However, her steps halted this time.
This translation belongs to hamster428.wordpress.com
While Chen Rong stood there, a good dozen pairs of eyes stared in her direction. Facing these eyes, Chen Rong suddenly thought: The longer I live in the Nanyang Prince’s estate, the more detrimental it will be to my reputation. Even if I can deal with these women and even if I know what’s going on, the worst will be idle rumors. If they manipulate the things I inadvertently say, then what will I do? Forget it, it’s better for me to return.
Once back, she ordered: “Close the door to the courtyard.”
The two maids looked at her in puzzlement.
Chen Rong stared at them and repeated her order: “Close the door to the courtyard. Regardless who comes, you can’t open it without my consent. Did I make myself clear?”
The two maids looked at each other and then complied.
Once the courtyard closed, Chen Rong ordered them to bring the zither and then began to play.
The piece she played was called “Lament of the Scholar”, a song she had overheard one of the scholars play during her marriage to Ran Min in her past life.
“Lament of the Scholar” was lofty and distant, fairly proud and haughty. It was much to her liking due to its melodious and sinuous appeal, and she, therefore, had always remembered it.
The light zither was born and slowly mingled with the reed and flute, gradually weaving into the gloomy clouds.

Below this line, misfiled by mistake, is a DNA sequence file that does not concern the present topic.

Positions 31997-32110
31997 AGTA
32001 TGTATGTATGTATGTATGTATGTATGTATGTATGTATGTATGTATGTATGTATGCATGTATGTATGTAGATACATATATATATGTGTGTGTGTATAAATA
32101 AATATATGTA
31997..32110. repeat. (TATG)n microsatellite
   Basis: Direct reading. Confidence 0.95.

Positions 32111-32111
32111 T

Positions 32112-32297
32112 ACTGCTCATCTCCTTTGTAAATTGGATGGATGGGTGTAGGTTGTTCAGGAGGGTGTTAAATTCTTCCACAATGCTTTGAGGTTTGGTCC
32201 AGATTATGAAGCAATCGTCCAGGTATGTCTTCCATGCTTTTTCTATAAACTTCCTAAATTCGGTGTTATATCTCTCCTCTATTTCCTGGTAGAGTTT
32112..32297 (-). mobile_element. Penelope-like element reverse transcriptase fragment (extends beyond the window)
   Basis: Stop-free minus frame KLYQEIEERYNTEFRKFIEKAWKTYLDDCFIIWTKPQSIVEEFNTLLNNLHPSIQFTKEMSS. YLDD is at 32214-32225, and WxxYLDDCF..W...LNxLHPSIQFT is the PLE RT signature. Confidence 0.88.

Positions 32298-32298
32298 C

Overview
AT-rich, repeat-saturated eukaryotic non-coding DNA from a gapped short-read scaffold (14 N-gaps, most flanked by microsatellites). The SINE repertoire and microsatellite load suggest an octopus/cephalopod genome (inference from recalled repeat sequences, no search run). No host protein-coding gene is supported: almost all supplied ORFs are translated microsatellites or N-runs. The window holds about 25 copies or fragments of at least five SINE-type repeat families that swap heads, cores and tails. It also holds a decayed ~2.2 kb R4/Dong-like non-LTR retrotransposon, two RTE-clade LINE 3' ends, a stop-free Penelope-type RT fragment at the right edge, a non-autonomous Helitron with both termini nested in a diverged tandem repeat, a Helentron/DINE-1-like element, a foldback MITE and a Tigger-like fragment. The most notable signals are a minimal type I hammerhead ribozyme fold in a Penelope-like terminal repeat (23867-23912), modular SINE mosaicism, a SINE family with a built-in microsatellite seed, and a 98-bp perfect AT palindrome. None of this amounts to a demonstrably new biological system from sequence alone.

Each of the present beauties, even if she did not play the instrument, was at least accustomed to listening. Once Chen Rong’s “Lament of the Scholar” sounded, the girls that had been pointing curiously at her closed doors eventually quieted down.
As they listened, they soon found that this song was a new piece they had not heard before, and quite an elegant one.
Gradually, as the zither heightened, the reed and flute came to a halt.
Steadily, the lofty and lonely zither was the only sound that wove through the dark clouds in the west wing.
A handsomely dressed girl closed her eyes as she quietly listened for a moment. “Actually quite noble,” she murmured.
Another girl with features as gentle as water lowered her gaze. She softly said, “Has the prince forced even someone so upright and honorable to come here? Her life is not for long, it seems.”
Standing behind them, an enticing woman in her thirties sneered: “So what if she’s noble? So what if she’s upright? That’s because His Highness hasn’t slept with her yet. Wait until she has gone to his bed; she would not be playing these sounds then.”
What they didn’t know was that Chen Rong was playing this song to let everyone know she was a guest of the estate, that she hadn’t had intimate relations with the Prince of Nan’yang.
Amid the murmuring and drifting zither, night gradually descended.
By suppertime, the racing wind was whipping leaves and branches, and shaking the shingles outside.
Chen Rong placed her chopsticks down and looked out to the sky. “Is it going to rain tonight?” she softly asked.
Hearing disappointment in her question, the younger maid couldn’t help but chuckle. “Do you want to release lanterns again, miss?”
Chen Rong nodded and hummed an answer.
So rare was her mild demeanor that the maid sighingly advised her: “Miss, you should forget him.”
Chen Rong made no reply.
Just then, the wind subsided outside. Chen Rong placed her utensils down, walked to the courtyard to look up at the gradually dispersing cloud in the sky and said cheerfully: “The stars have come out.”
She turned around, her eyes vividly bright. “Prepare the materials. I want to float at least ten lanterns tonight.”